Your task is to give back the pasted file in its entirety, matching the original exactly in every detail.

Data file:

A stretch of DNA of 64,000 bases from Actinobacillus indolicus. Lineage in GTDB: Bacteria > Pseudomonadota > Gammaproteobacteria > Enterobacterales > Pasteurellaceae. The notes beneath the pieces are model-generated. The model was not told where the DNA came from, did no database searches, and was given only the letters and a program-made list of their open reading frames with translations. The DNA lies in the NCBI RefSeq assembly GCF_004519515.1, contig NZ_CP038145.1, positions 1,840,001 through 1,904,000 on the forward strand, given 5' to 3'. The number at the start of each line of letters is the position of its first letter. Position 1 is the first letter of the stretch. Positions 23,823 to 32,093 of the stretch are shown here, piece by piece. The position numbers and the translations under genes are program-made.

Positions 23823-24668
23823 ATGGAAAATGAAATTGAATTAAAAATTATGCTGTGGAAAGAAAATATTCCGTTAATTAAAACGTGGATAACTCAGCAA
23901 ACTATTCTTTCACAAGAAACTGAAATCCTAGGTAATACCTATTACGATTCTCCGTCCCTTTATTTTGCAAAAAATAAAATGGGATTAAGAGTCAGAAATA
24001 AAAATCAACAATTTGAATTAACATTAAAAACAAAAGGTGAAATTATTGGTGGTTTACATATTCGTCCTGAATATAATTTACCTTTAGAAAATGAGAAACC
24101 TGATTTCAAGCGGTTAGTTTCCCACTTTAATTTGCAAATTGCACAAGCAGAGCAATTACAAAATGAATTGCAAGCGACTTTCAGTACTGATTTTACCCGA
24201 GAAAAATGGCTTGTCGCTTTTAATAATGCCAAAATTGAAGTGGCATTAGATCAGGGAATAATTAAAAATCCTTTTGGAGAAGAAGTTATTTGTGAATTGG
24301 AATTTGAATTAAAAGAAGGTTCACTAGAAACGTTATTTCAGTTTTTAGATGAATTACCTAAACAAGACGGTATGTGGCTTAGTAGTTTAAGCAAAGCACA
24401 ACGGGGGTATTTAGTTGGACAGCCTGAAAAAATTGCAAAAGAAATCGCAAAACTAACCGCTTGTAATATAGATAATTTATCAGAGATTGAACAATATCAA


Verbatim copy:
A stretch of DNA of 64,000 bases from Actinobacillus indolicus. Lineage in GTDB: Bacteria > Pseudomonadota > Gammaproteobacteria > Enterobacterales > Pasteurellaceae. The notes beneath the pieces are model-generated. The model was not told where the DNA came from, did no database searches, and was given only the letters and a program-made list of their open reading frames with translations. The DNA lies in the NCBI RefSeq assembly GCF_004519515.1, contig NZ_CP038145.1, positions 1,840,001 through 1,904,000 on the forward strand, given 5' to 3'. The number at the start of each line of letters is the position of its first letter. Position 1 is the first letter of the stretch. Positions 23,823 to 32,093 of the stretch are shown here, piece by piece. The position numbers and the translations under genes are program-made.

Positions 23823-24668
23823 ATGGAAAATGAAATTGAATTAAAAATTATGCTGTGGAAAGAAAATATTCCGTTAATTAAAACGTGGATAACTCAGCAA
23901 ACTATTCTTTCACAAGAAACTGAAATCCTAGGTAATACCTATTACGATTCTCCGTCCCTTTATTTTGCAAAAAATAAAATGGGATTAAGAGTCAGAAATA
24001 AAAATCAACAATTTGAATTAACATTAAAAACAAAAGGTGAAATTATTGGTGGTTTACATATTCGTCCTGAATATAATTTACCTTTAGAAAATGAGAAACC
24101 TGATTTCAAGCGGTTAGTTTCCCACTTTAATTTGCAAATTGCACAAGCAGAGCAATTACAAAATGAATTGCAAGCGACTTTCAGTACTGATTTTACCCGA
24201 GAAAAATGGCTTGTCGCTTTTAATAATGCCAAAATTGAAGTGGCATTAGATCAGGGAATAATTAAAAATCCTTTTGGAGAAGAAGTTATTTGTGAATTGG
24301 AATTTGAATTAAAAGAAGGTTCACTAGAAACGTTATTTCAGTTTTTAGATGAATTACCTAAACAAGACGGTATGTGGCTTAGTAGTTTAAGCAAAGCACA
24401 ACGGGGGTATTTAGTTGGACAGCCTGAAAAAATTGCAAAAGAAATCGCAAAACTAACCGCTTGTAATATAGATAATTTATCAGAGATTGAACAATATCAA